Jadavpur University is no stranger to controversies.
The latest one is over the death — suspected to be a case of suicide — of a first year undergraduate student due to inhuman torture in the name of ‘ragging’ by his seniors in the university’s main hostel.
The death has, once again, brought to the fore the many evils that afflict the main campus of the university that is eponymous with the name of the South Kolkata neighbourhood it is situated in.
This campus has, for at least five-and-half decades now, been a den of leftists and left radicals who have held others to ransom and have imposed their will and whims on the university administration, faculty and other students.
In fact, as Chief Minister Mamata Banerjee rightly put it a couple of weeks ago, Jadavpur University (JU) has become ‘Atanka-pur’ (a place where terror reigns supreme) University (read ).
The irony, of course, is that Jadavpur University is ranked very high among universities in the country. It has brilliant teachers and students, a distinguished alumni which has made the University proud all over the world and churns out many who go on to become top-notch engineers, technocrats, managers and leaders in many fields.
But JU consistently makes it to the headlines for all the wrong reasons because of a small section of anarchist and militant leftists, and their patrons in the various faculties, who hold life in the campus hostage to their unreasonable and often outrageous demands.
The University authorities, including successive Vice-Chancellors, have been powerless to act against these leftists — be they radicals, 'urban Naxals' or those affiliated to ‘mainstream’ communist parties.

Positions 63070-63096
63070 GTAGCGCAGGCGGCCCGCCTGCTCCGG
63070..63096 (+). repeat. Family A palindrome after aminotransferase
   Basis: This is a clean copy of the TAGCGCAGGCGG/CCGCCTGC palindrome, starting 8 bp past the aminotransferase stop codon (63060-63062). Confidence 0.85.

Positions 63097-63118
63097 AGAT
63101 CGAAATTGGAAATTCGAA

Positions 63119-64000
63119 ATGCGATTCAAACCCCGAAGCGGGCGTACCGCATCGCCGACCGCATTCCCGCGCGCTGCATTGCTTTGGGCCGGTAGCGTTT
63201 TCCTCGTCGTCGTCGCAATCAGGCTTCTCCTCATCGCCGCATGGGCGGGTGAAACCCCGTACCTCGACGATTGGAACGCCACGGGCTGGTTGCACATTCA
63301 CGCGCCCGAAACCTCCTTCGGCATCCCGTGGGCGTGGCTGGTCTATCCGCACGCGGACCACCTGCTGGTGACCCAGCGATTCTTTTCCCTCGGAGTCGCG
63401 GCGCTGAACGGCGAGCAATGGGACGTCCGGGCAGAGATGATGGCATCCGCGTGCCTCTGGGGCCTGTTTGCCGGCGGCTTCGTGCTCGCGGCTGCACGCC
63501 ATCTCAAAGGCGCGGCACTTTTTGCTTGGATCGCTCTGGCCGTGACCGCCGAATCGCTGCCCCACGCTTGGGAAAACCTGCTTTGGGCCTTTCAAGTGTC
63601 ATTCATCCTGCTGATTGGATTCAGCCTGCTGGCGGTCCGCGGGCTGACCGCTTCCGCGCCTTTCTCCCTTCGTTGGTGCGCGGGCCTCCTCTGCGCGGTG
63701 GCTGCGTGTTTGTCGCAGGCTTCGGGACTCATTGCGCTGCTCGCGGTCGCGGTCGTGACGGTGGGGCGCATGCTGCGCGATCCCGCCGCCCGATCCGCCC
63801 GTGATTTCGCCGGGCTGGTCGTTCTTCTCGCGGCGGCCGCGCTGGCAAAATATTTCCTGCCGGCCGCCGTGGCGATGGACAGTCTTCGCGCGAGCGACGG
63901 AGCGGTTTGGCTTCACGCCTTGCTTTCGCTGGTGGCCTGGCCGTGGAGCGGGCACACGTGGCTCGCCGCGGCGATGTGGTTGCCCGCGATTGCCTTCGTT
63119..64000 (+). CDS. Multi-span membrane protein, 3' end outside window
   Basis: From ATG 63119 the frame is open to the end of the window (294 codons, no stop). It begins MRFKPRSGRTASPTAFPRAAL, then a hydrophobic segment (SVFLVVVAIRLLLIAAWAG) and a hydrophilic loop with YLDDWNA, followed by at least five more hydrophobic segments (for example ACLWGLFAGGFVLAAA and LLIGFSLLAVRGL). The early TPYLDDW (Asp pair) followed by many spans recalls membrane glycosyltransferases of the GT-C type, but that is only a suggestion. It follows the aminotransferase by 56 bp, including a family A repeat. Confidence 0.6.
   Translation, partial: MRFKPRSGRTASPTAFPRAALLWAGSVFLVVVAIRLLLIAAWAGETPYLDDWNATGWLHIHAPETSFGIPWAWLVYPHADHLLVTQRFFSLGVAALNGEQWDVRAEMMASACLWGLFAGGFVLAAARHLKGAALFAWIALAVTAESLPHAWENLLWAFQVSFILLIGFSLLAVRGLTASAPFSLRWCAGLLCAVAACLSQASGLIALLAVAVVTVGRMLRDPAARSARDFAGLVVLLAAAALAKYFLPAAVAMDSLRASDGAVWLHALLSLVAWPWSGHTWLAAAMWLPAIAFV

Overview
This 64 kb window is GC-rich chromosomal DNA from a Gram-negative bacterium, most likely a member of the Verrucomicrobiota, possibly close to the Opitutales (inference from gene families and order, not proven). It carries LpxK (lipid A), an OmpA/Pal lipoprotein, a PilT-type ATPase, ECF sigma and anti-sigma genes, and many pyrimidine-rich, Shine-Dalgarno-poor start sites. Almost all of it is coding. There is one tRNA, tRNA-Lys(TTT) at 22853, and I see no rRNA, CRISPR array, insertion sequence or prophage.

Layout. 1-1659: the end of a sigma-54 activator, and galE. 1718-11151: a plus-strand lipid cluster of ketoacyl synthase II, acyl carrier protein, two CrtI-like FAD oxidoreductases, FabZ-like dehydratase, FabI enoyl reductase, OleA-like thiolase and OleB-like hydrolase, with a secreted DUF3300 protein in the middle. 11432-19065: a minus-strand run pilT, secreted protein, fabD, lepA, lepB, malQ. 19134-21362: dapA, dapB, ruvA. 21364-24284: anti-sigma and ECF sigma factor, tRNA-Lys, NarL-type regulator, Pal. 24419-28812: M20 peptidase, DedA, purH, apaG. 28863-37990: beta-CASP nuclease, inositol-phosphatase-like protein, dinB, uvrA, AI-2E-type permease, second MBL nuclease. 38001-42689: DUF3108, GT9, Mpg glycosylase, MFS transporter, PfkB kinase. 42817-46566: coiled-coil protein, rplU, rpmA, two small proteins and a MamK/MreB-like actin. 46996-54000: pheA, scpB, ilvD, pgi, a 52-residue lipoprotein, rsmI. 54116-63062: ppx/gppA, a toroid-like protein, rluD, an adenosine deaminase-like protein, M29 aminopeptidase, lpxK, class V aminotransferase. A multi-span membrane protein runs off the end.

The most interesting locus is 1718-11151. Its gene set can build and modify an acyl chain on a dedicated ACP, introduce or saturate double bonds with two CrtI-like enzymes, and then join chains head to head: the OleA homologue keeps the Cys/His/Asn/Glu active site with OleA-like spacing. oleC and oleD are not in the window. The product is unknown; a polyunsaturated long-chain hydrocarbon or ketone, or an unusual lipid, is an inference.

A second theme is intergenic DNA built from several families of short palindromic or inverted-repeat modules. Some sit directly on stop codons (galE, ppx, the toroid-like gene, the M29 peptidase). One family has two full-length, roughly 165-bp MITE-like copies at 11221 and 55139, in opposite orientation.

Powerless because they are frequently targeted by the leftist students and teachers — JU has become notorious for its VCs being kept hostage by students for as long as 58 hours!
And also because the brutal murder of Professor Gopal Chandra Sen, the then Vice-Chancellor of the University, on 30 December 1970 by a Naxalite student (Rana Bose) in the campus still strikes fear among the varsity’s administrators.
Swarajya visited the Jadavpur campus of the university (there’s a new campus at Salt Lake) to take a look at what goes on there. The signs of left domination were all too visible:
A number of students were seen rolling ‘joints’ filled with cannabis and hashish, and smoking them. The stink of ganja wafting out from groups of students huddled around the campus was unmistakable.
Groups of students flaunting the telltale marks of their communist leanings were seen huddled in various parts of the campus singing ‘revolutionary’ songs, smoking ganja and whiling away their time.
The banks of the large pond behind the buildings housing the metallurgy and bio-sciences departments happen to be the hub of ‘anti-social activities’.
Empty bottles of liquor, including country liquor, as well as used condoms on the banks that have substantial vegetation (which provide ‘green cover’) offer ample proof of the activities that go on there.
Incidentally, a Bengali TV channel had, very recently, shown these visuals (of empty liquor bottles and used condoms) during a special programme on the anarchy that prevails in JU campus.
Outsiders have unrestricted access to the campus. Even a perfunctory check on identities of people entering the campus is not carried out at the gates, thus allowing entry of everyone into the campus. This allows a huge number of outsiders to enter the campus even after dusk.
The walls of many buildings are plastered with communist slogans and paintings of dictators like Lenin, Stalin and Che Guevara who are communist icons.
The front porch of Aurobindo Bhavan — JU’s administrative building that houses the offices of the VC, Registrar and others — is always abuzz with students staging protests.
Even when the students are not present at the porch, there are enough posters and banners listing various demands and communist slogans that serve as stark reminders of the perennially troubled state of the JU campus.